Should a landlord give 30 or 60 days’ notice to evict required in Georgia.

Landlords still argue how much notice to give tenants to vacate a rental property when they want to cancel a lease.

Warner Robins tenant law

Is it 30 or 60 days’ notice to evict a tenant in Georgia? The short answer is “Yes”. But you didn’t come here for the short answer. “It depends” isn’t much better. Let us explain the eviction process in Georgia to make you a better landlord. Of course, if you want someone else to be the landlord, call us. We are professional Landlords.

NOW, Georgia tenant law requires that any lease longer than 12 months needs to be in writing.

Although verbal agreements are enforceable, how many people in dispute tell the truth? It is required to honor the terms of the lease first and foremost, so let’s start there. In Georgia, although the lease can be written to terminate at any time and that the tenant may be evicted the next day, a judge will not agree with that if the tenant fights it. Our rental agreement we use in Macon has a 30 day right to terminate, mainly because of the slower court process. Our agreement in Warner Robins, Bonaire and Perry rental houses usually allow the full 60 days. Your tenant should be given a reasonable amount of time to find a new place to live or you could face a mad, vindictive tenant that can leave your rental property in a big mess. If there are no violations involved and the tenant is no longer under the terms of a lease, Georgia law requires the landlord to give 60 days’ notice to vacate. Of course, the tenant only has to give the landlord a 30 day notice of vacating a rental property.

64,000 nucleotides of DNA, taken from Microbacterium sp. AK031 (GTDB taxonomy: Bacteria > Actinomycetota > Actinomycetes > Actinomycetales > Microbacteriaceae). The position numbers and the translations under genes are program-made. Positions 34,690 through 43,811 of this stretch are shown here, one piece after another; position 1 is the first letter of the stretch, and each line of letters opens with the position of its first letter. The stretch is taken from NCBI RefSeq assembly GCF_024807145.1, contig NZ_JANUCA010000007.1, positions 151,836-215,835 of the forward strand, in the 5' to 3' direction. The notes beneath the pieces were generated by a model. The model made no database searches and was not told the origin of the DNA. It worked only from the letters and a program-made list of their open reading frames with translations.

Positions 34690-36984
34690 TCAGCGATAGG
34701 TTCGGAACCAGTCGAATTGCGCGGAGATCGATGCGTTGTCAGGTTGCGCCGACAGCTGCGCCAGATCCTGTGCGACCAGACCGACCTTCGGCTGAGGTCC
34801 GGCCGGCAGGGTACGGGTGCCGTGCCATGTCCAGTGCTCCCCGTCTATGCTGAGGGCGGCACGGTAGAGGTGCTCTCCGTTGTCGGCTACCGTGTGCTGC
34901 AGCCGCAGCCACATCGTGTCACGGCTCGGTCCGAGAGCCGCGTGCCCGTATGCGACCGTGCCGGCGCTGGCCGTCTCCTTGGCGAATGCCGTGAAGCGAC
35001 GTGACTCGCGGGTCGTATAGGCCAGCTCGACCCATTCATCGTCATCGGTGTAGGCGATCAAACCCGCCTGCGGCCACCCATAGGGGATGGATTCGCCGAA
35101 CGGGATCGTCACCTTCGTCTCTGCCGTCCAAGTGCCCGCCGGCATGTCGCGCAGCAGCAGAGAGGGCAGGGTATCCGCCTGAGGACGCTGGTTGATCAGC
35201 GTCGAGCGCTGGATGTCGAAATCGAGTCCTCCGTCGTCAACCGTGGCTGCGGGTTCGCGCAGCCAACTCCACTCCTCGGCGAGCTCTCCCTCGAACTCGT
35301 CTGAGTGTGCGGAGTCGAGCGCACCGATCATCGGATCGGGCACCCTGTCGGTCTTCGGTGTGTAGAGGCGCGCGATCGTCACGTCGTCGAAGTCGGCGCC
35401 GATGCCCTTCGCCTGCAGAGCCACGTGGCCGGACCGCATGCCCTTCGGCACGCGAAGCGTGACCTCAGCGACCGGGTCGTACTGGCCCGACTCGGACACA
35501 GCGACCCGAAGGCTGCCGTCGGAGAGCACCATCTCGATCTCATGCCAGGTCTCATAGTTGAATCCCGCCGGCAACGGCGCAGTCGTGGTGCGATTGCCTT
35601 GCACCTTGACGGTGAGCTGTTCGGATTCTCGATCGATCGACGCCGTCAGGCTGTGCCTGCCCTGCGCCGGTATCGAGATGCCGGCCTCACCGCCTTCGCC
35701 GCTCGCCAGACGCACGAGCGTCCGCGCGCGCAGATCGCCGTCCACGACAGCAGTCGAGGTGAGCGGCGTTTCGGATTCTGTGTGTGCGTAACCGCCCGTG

A good property manager will be smarter than this, but a tenant that violates the terms of a rental agreement can be evicted immediately. Even though it is un-likely that your tenant will leave quietly that fast, it is allowed. Here is a paragraph from the Georgia tenant guide;

A demand should be dated, list the name of the tenant and premises, and may state: “You [tenant] are notified that you have violated or failed to perform terms of the Lease as follows: _________. You must surrender possession and vacate the premises within ____ days after service of this notice.”

A more realistic time frame for getting a tenant in violation depends on the speed of your enforcement and the court of your county. As stated in the Georgia tenant/landlord guide, the proper process requires a demand letter posted or mailed to correct the violation or vacate the property in a given time. If they do not comply in the time allotted, a wright of possession is filed with the court. The tenants are given seven days to reply. If they do, a court date is set and both sides are heard. If not, the default goes to the landlord and immediate eviction can be enforced. Some counties insist that the landlord schedule an eviction with the constable of court to supervise the eviction; check with your local court. We have been able to complete an eviction in one month.

The big trick is getting a good tenant that you work well with from the start. We are proud to say the only tenants we have had to evict are tenants that we “inherited”. Call us to find out more about good, long term tenants from using a professional landlord.

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